Welcome to this week’s edition of Pop Pedestal, Bitch’s series of tributes to characters we love. Today, I’d like to recognize the Greendale student whose favorite film is “a tie between Ghostbusters, An American Werewolf in London, Back to The Future, Blade Runner, Stand By Me, Stripes, Star Wars IV through VI, Ferris Bueller’s Day Off, Jaws, Raising Arizona, Jurassic Park, Seven, The Matrix, Goonies, Breakfast Club, Real Genius, Better Off Dead, and The Fog of War.” I am referring, of course, to Abed of NBC’s Community.
“The last thing I remember is, you were dancing like that girl in the movie ‘Kids in Detention.’” (picture source)
The Pedestal Profile: According to the show’s creator, Dan Harmon, Community fans have been clamoring for more Abed time since the beginning. Who can blame them(/us)? The twentysomething film student at Greendale Community College, played by Danny Pudi, is a fountain of pop cultural knowledge (unless he’s been drinking; see above). I’ll bet some, if not most, of us can relate to Abed’s love for analyzing the media, and his deadpan delivery consistently provides the sitcom’s funniest moments.
Admirable qualities: First off, Abed is smart and unafraid to be different. Some find his many fandoms embarrassing (hello, Cougar Town?), but Abed is content to create his own type of effortless cool. Filmmaking is his passion despite a lack of support from his family and, sometimes, his classmates. He’s not only driven behind the camera, though; Abed is surprisingly passionate in whatever situation he finds himself. In a much-discussed “background story” last season, he even singlehandedly delivered a baby.
Abed is also an awesome friend, which is made most apparent by his bond with Donald Glover’s character, Troy. Sometimes compared to Scrubs’ JD and Turk, the pair are inseparable and sweetly devoted to one another. Before class, they film their “show” Troy and Abed in the Morning (which, in the Community universe, doesn’t actually air anywhere), and it’s full of charming, imaginative acts in which they play off of each other’s comic styles.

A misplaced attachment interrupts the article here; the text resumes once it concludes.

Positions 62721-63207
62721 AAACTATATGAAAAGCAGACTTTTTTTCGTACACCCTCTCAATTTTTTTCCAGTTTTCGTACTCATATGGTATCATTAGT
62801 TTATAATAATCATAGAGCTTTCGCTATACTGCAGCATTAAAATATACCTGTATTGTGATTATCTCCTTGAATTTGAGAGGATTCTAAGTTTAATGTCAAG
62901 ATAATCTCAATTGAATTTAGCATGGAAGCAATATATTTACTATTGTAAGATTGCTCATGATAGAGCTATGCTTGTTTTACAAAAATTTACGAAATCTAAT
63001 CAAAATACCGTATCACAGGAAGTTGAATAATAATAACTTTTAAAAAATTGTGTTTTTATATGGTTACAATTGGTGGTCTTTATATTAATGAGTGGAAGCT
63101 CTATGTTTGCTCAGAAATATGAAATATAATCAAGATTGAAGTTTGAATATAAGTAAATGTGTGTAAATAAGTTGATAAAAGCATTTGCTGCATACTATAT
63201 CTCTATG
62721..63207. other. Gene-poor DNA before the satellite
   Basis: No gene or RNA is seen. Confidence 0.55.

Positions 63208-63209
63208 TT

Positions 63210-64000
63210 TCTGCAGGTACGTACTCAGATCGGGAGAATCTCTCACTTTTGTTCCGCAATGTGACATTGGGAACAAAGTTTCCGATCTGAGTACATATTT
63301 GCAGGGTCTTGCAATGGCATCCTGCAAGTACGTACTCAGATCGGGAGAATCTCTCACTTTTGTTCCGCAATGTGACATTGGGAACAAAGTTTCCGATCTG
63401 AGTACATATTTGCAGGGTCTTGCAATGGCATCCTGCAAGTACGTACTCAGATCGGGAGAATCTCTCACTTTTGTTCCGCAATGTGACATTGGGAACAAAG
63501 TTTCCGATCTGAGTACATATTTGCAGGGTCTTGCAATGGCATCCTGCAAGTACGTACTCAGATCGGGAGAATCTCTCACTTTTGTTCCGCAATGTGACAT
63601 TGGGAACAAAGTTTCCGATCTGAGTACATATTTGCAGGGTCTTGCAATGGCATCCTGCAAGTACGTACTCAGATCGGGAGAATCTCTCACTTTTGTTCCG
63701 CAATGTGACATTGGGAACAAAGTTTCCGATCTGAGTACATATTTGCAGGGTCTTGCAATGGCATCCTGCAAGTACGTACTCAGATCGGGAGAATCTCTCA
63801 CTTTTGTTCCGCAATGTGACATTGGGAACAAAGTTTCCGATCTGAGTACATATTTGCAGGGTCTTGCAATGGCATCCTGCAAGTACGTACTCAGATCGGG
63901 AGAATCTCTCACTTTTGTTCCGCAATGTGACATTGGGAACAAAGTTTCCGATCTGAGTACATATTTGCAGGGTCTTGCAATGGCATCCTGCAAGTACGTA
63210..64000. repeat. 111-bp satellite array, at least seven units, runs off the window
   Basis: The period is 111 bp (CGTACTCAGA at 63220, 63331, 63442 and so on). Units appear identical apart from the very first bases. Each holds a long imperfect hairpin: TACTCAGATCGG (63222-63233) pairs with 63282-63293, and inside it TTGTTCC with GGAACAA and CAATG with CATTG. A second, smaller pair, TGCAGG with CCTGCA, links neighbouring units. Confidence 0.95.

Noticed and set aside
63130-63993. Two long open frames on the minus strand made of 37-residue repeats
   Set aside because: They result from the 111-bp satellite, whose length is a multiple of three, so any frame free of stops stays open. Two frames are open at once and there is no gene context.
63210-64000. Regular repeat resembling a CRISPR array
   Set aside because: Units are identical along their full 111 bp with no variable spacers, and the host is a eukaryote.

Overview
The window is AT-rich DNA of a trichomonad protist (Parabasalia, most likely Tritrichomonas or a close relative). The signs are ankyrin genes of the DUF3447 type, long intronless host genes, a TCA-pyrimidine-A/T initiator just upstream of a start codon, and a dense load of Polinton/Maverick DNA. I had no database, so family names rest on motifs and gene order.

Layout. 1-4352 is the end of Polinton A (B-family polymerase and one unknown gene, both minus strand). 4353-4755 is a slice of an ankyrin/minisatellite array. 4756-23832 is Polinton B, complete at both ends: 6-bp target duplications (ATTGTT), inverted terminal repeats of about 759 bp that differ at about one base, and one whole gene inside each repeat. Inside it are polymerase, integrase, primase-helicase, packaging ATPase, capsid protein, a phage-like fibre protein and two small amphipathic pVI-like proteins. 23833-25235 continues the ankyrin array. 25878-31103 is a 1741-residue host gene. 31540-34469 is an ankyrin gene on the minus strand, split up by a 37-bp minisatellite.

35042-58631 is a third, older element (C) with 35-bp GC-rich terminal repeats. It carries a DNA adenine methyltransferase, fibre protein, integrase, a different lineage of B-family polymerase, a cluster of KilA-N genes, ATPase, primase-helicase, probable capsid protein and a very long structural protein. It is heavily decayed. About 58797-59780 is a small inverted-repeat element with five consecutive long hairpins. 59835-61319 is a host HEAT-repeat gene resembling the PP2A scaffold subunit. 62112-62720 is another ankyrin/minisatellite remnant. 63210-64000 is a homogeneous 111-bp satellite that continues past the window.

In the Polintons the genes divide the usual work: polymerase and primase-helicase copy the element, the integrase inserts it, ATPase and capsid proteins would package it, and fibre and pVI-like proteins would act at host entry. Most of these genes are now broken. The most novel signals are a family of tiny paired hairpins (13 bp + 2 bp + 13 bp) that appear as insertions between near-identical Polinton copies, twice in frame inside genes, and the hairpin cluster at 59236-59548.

Purely from a TV-watcher standpoint, I have to say that Abed has been at the center of Community’s strongest episodes to date. For one, his whimsy (and habit to dissociate) enabled a holiday special done entirely with claymation.
“My advice: Stay honest, stay alert, and for the love of God, stay between the gumdrops.” (picture source)
Similarly, I’d say Community’s more regrettable moments have been fairly Abed-free. This spring, the show drew feminist frustration (including mine) with a “funny” storyline about Troy pretending to be a rape survivor to seem more interesting. (…I know, right?) When Abed learned this was happening, he simply gave his friend a look and said, “Troy? No good can come of this.” He was correct.
So Abed’s creative, goofy, and sharp. What else could we want? Beatboxing skills? Done.
His influence: Abed is the ultimate in quotables. (Click here for a taste.) It probably comes as no surprise that he has numerous pages on Facebook, FanPop, and Tumblr. Affectionate fans have posted more vids, gifs, and screencaps than I can shake a Greendale Human Being at, immortalizing each segment of Community and Troy and Abed in the Morning. My personal favorite edition of the latter is the one in which the friends impersonate Bert and Ernie:
Closed captions at bottom right; description here (.doc(27.5 KB)).
That’s not all: Community’s third season is slated to begin this fall, and I’m eager to see what our robot-voiced friend is up to. The Season 2 finale saw Abed sharing a Star Wars-inspired makeout with Annie Edison (played by Alison Brie), and while it wouldn’t be unusual for Community to go on as if it hadn’t happened, I would be interested in more Annie/Abed. As a bonus, the actors are hilarious together. (Of course, Annie might date a woman, and that could be good, too.) Either way, I’m confident that I can count on the study group’s young filmmaker for laughs.
Think of him when: you’re unable to suppress your inner nerd (and why should you?), shouting comments at B-movies, planning an esoteric theme party, or filming yourself… while watching film of yourself.